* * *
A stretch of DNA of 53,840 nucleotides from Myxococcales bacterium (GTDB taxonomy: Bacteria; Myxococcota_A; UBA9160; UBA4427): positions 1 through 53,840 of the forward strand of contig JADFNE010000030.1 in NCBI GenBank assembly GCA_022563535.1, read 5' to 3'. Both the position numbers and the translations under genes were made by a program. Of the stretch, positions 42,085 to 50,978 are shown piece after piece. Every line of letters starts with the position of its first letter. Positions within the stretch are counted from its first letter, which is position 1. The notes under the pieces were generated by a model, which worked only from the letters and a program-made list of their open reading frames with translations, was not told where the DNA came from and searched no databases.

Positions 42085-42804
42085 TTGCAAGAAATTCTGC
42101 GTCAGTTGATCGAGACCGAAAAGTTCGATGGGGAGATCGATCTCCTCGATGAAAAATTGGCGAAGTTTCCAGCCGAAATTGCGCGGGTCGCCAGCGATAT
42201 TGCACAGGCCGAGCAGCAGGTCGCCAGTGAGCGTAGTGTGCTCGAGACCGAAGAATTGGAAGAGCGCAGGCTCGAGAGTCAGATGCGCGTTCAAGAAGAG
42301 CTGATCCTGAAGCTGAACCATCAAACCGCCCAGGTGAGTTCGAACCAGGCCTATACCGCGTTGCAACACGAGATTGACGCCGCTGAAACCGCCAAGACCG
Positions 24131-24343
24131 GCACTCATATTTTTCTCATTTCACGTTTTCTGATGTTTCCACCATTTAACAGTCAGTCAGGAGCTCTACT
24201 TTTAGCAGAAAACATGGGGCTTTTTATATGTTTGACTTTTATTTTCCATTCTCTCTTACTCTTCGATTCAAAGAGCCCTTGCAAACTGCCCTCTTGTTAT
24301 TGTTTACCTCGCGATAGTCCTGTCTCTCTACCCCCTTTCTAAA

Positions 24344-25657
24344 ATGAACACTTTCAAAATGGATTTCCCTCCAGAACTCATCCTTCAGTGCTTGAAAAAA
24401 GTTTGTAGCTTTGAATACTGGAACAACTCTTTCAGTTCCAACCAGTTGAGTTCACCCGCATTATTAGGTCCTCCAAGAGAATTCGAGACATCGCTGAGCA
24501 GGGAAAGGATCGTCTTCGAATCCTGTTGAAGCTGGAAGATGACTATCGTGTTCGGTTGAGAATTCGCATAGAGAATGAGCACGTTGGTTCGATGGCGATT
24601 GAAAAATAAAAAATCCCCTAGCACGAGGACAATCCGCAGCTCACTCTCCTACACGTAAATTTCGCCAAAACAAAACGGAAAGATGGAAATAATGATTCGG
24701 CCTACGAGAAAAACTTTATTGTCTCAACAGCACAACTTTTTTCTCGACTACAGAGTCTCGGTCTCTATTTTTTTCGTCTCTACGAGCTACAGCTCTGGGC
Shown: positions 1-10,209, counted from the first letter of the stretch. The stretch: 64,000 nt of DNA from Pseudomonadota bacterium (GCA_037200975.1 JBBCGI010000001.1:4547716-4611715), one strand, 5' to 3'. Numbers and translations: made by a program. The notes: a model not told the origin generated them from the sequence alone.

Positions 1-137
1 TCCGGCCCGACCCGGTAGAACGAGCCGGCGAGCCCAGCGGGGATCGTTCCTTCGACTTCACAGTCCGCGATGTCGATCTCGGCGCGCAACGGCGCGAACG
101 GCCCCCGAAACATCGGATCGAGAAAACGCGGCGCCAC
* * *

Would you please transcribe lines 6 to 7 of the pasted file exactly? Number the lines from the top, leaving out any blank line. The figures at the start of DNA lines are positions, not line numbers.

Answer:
42301 CTGATCCTGAAGCTGAACCATCAAACCGCCCAGGTGAGTTCGAACCAGGCCTATACCGCGTTGCAACACGAGATTGACGCCGCTGAAACCGCCAAGACCG
Positions 24131-24343